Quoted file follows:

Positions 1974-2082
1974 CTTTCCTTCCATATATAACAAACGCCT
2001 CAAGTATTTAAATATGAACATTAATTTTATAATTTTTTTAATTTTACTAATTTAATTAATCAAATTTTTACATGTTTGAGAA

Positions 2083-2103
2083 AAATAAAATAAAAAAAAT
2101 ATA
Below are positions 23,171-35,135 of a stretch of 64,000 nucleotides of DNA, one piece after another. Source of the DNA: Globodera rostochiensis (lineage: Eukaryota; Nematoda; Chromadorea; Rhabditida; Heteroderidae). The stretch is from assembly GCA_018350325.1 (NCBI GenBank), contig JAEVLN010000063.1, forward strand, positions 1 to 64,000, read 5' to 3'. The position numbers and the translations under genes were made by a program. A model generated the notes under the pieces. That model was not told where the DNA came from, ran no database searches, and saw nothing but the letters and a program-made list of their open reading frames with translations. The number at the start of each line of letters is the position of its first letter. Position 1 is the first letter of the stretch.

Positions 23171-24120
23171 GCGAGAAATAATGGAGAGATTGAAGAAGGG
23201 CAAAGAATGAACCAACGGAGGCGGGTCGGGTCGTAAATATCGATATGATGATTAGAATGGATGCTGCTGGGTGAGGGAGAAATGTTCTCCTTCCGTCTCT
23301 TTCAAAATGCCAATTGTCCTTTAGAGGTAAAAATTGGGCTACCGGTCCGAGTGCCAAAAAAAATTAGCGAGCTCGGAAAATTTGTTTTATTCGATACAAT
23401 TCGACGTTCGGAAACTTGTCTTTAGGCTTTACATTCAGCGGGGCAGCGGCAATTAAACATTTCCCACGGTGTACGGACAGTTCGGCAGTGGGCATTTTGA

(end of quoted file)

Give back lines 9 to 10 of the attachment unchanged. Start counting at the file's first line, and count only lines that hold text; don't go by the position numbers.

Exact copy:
23171 GCGAGAAATAATGGAGAGATTGAAGAAGGG
23201 CAAAGAATGAACCAACGGAGGCGGGTCGGGTCGTAAATATCGATATGATGATTAGAATGGATGCTGCTGGGTGAGGGAGAAATGTTCTCCTTCCGTCTCT